“Until next time, thank you for flying with us.”
The captain’s voice over the loudspeaker sent a chill down my spine. It meant that we had landed. It meant that I was here, in Sydney, about to meet the family I would be living with for the next six months.
I shook my head in disbelief. What am I doing?
Rewind to six months earlier, when I was sitting in my apartment, holding a graduation cap. The way I saw it, I had two options. I could venture into the bleak, post-college job market, take a nine-to-five, and wait all year for those two-week vacations. Or I could pack up my entire life, move to a new city and chase after my true love: travel.
At university, I took dozens of classes, read hundreds of books and wrote an endless amount of essays, but there was only one thing I knew for certain; I was completely and utterly lost.
The thought of taking an office job scared me much more than the thought of packing up and moving.
You see, I had never been the type of girl that could stay in one place for very long. I’m the girl who took off for an entire year on a study abroad program in Copenhagen (though there was very little studying being done that year—don't tell my parents). I’m the girl who dreams of moonlit canals and the sparkling Eiffel Tower. I’m the girl with her head in the clouds, which is why the thought of taking an office job scared me much more than the thought of packing up and moving.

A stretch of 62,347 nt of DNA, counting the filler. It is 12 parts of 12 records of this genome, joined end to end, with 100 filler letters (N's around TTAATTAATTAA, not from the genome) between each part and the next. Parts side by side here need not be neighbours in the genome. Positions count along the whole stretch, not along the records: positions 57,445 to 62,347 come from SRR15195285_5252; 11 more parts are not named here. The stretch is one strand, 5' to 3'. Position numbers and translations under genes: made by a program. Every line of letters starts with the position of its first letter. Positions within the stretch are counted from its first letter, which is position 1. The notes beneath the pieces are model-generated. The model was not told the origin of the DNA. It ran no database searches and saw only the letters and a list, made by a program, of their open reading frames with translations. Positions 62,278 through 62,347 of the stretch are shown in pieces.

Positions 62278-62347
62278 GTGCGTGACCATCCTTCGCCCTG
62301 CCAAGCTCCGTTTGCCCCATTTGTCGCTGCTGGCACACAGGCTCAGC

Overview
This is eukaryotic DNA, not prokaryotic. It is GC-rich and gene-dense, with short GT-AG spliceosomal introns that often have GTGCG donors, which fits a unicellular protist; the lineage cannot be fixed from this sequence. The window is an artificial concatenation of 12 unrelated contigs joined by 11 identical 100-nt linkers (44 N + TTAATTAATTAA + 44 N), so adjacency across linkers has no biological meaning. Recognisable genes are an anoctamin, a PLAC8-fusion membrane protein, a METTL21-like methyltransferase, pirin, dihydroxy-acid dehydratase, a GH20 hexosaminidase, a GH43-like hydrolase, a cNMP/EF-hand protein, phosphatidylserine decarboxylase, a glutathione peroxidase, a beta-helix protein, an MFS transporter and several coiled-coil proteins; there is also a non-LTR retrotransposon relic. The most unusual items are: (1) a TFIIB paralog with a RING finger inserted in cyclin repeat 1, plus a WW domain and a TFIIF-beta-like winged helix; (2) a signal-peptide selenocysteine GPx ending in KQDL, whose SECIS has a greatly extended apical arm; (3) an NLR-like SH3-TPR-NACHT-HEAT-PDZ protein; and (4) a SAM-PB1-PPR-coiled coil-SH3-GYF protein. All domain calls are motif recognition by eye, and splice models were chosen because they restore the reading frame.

I just knew I had to go somewhere, anywhere. My gut told me that the answer to the “What am I going to do with my life?” question I had been asking myself over and over again was waiting for me in a new city. I pulled out my map, the one I marked with all the places I’ve visited. That’s when I knew.
I had always wanted to go (not just because we share the same name, though that was a plus), but had never had the extended period of time to make a trip Down Under worthwhile. I had friends there that could help me get on my feet. What was I waiting for?
I spent the next few weeks crouched over my laptop, researching the city, the visa requirements and the job opportunities. I also had to take a big (and extremely painful) look at my finances. I eventually settled on the idea of being an au pair. I submitted an application to InterExchange, who sent me over to an agency in Australia. From there, I was connected to a family who lived in the southern suburbs of Sydney.
That brought me to sitting on a plane, waiting to meet the people I would spend the next six months working for.
As the plane came to a stop, I pulled out my journal, and scribbled down six words from my favourite poem: "For the adventure of being alive."
I always find comfort in these words, especially when I can feel myself shrinking back from a new experience. Here I was: a new city, a new job, a new place to call home. It was all for the adventure of being alive.
I took a deep breath and stepped off the plane.Add this article to your reading list